April Mayes

April Mayes

History; Pomona College, United States


Dear LASA Membership,

It would be a great honor to serve you as a member of the Executive Council. By professional training, I am a historian. By vocation, I am an educator. My practice as a scholar is grounded in collaboration, connection, and relationships. These values guide everything that I do, shaping my work as a professional academic, a mentor, a volunteer, and an advocate. I will bring these values to my work on the Executive Council.

What happens to professional, scholarly organizations such as LASA in the wake of COVID-19? We are not post-pandemic—that future is years away, if it will ever come. For now, concerns about COVID-19 will continue to drive key decisions that will impact how we plan future congresses and the degree to which we can meet in person and continue building intellectual and creative communities. There are so many reasons to mourn what we have lost—the demonstrations of affection in conference center hallways as friends greet each other; the poolside, bar-side, café-side informal conversations; the nervous meetings with editors in the book exhibition. The weight of the task that confronted LASA President Mara Viveros-Vigoya and the Executive Council this past spring left little time to grieve all that makes in-person, face-to-face LASA Congresses so special. Rather, the shift to a virtual Congress required creativity, deliberate planning, and strategic collaborations. For the near future, LASA will need an Executive Council comprised of people able to communicate with the membership and work with sections and their members to take the necessary precautions to keep Congresses as safe as possible.

As a member of the Executive Council, I will continue working on three goals outlined by past Executive Councils as LASA priorities: increasing support for sections; continuing to center saberes from Indigenous and African-descended intellectuals, activists, and community members; and, providing mentoring and unique opportunities for graduate students and emerging scholars.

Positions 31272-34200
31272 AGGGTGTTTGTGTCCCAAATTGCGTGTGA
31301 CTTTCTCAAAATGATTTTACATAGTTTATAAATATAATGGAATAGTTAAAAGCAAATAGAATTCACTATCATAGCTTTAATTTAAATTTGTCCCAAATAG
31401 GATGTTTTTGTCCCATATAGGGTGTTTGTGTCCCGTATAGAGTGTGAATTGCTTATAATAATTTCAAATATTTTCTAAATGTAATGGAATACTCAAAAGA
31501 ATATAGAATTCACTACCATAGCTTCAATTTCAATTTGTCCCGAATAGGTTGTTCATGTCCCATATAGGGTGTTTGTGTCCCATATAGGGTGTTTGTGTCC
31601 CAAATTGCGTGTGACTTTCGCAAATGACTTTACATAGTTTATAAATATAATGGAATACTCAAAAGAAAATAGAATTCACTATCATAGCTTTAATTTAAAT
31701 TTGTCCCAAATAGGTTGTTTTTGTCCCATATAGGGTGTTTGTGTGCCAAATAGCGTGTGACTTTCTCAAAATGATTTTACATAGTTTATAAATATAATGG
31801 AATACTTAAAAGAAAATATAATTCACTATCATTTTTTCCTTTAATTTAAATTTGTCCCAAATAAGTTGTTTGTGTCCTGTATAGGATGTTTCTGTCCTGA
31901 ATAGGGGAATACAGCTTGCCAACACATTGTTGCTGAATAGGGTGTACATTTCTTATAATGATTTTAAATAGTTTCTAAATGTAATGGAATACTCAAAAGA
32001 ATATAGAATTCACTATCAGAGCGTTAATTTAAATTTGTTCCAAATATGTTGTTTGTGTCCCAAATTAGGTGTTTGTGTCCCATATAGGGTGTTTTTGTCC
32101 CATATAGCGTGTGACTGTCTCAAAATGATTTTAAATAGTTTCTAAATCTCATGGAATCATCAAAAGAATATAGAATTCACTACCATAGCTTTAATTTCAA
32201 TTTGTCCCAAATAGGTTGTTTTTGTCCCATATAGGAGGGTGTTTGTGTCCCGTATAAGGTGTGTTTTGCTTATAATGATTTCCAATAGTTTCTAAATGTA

One of my goals will be to work closely with section chairs to support the growth and development of sections during these difficult times. This new era also brings unique problems for sections, especially smaller ones. As a former co-chair of a small section, I am well aware of how the slightest hitch can nearly erase the hard work of building up membership and in keeping section members engaged. If elected to the Executive Council, my plan is to help LASA sections flourish despite the crisis in which we find ourselves. We can do this if we ask, what opportunities have opened up with the turn to the virtual and how might sections benefit from some of the advantages of an online Congress, among them, the possibility of reaching wider audiences? Supporting section growth and development can also come as a result of placing otros saberes at the forefront of our conversations, activities, and creative expressions at LASA. I am committed to working closely with sections to bring a critical mass of Indigenous and African-descended scholars, artists, and creatives to future LASA Congresses.

I will also bring to the Executive Council my years of experience working to make LASA a safe, intellectual and creative space for emerging scholars. As Co-Chairs of the Haiti-Dominican Republic section of LASA, Dr. Kiran Jayaram and I focused on mentoring graduate students and highlighting the work of emerging scholars. Working with emerging scholars can only strengthen LASA as an organization. Moreover, since many emerging scholars come to Latin American Studies trained in other disciplines, their greater involvement in LASA occasions an opportunity for them to add Latin American Studies methodologies and epistemologies to their discipline-specific experience. LASA has been such an important intellectual space for me. I hope to make it that space for the next generation.